There has been a lot of press lately about the dearth of IPOs in 2016. That got me curious and I decided to run some numbers to see what’s going on. So I’ll do a couple of posts to see who is going public and how it’s working out for them.
Before I get into numbers I’d like to lay out my methodology which is a bit unconventional for IPO analysis.
- I did a FinViz screen of U.S. companies with current market cap of over $2bn that IPOed since 2010. That excludes a lot of formerly hot IPOs that sizzled out to settle below that size threshold.
- I broke the list of 246 such IPOs into my own subjective themes and deal types.
- Performance numbers are calculated not from where the IPO priced but rather from the closing market price on the first day of trading. I did that to be “democratic” – few people can get access to hot IPOs at the offering price but anyone can buy it on the open market at the end of that day.
- Relative returns numbers assume that investors had two choices on the day of each IPO – buy the newly public stock or put that money into S&P 500 index fund. I think it’s important to normalize for the timing of different deals when comparing them to each other.
Ok, Exhibit 1 shows the number of companies by Industry/Theme that have gone public with the top two areas each year highlighted in green. Overall the deal activity peaked in 2014, pulled back in 2015 and is non-existent so far this year. Some other observations:
- Underwriters catered to investors’ desire for income with REITs and MLPs
- Software, Internet and tech in general are typically fertile grounds for going public
- Oil & Gas was hot until the oil price crashed in mid-2014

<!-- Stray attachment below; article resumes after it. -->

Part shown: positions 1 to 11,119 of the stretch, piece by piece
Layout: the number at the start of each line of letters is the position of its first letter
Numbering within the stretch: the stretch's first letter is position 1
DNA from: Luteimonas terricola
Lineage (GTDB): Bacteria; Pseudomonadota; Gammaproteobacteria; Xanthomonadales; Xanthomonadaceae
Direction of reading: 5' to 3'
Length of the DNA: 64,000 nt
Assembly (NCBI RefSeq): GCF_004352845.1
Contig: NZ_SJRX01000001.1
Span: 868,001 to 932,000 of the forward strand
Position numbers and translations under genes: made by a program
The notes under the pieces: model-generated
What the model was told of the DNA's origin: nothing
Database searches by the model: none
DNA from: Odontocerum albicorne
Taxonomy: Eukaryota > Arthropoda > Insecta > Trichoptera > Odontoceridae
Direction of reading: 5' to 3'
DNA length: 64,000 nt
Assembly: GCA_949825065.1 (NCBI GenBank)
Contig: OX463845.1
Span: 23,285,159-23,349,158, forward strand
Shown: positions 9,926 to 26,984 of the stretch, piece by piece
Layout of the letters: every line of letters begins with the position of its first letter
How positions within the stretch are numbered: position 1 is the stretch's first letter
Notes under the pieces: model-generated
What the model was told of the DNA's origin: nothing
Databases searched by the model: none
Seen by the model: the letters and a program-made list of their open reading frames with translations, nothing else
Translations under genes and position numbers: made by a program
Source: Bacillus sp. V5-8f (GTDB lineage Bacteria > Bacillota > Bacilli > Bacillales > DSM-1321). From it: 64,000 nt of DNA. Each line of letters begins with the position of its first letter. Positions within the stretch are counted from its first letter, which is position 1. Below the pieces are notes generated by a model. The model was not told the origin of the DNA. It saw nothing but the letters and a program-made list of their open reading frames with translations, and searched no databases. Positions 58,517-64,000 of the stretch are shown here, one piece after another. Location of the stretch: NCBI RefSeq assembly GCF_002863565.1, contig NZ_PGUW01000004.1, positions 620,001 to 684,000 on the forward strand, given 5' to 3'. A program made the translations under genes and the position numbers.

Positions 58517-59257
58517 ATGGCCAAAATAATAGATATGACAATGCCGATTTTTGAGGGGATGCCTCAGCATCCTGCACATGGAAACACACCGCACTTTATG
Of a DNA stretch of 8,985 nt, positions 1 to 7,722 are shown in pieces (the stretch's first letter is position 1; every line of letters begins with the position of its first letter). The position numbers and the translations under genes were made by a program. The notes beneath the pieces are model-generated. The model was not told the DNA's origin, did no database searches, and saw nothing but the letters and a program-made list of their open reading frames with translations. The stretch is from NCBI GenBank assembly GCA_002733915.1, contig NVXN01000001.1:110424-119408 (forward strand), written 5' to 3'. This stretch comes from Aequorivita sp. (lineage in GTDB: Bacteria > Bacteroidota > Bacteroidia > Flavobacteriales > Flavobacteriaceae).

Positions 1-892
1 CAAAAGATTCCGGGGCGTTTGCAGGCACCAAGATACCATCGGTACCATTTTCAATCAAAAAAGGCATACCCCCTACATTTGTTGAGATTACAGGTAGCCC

- Media had a lot of activity but most of it is restructuring deals and spin-offs
- Biotech activity is underestimated here as there were tons of deals in 2013-2015 timeframe, but many fizzled out to under $2bn since
- There was a decent amount of activity in various corners of the financial sector
- Autos in 2010 was a fluke with GM and Visteon emerging from bankruptcy and a one-off TSLA deal
Ok, let’s now zoom in and take a look at the largest 30 newly public companies in Exhibit 2 (current market size, not the capital raised in IPO). To see what sorts of IPOs are happening I broke it down by deal type:
- To me a Real IPO is something like Facebook – started in a college dorm (or a garage), few rounds of venture capital funding then going public within a few years of being founded. That actually raises capital for the founders, VC backers and company operations. Capitalism at its best!
- Merger-related deals are technically initial public offerings, but it’s really two companies combining operations (e.g. Kraft and Heinz) and listing the entity under a new ticker symbol. Cute financial engineering but not much capital is being created there.
- Spin-offs are the opposite of merger deals: for example Abbot separates its AbbVie division or eBay spins off its payment operation under PayPal. Corporate finance magic again…
- Bankruptcy exit is a fun one. You get in trouble, wipe out current shareholders, restructure operations (screwing retirees & suppliers in the process), then go public again and raise more equity capital from new shareholders. Cool, ha?!
- Private Equity (PE) Exit is the coolest. Let’s see, you buy the equity from public shareholders for $100, then you load the company up with debt (paying yourself most of the $100 back), fire bunch of people, close some factories/offices, find more “operational efficiencies”, in about 3 years you take her public again pocketing maybe another $100 in equity capital. What a country!
So out of the top 30 deals, only 7 were “Real IPOs” (Exhibit 3). Relative returns are all over the map, but actual IPOs do seem to work pretty well (Twitter being the big exception). Again, the real dogs would have fallen out of the $2bn range.
Anyways, no big actionable insights here, just a primer on IPO types and a look at the slowing activity. Venture-backed companies keep raising private capital and staying away from public markets longer than ever. So we might see IPO tables continue to be dominated by PE Exits and Spin-offs. And I’ll continue to index most of my stock exposure buying Facebooks and Teslas along with GMs and Twitters!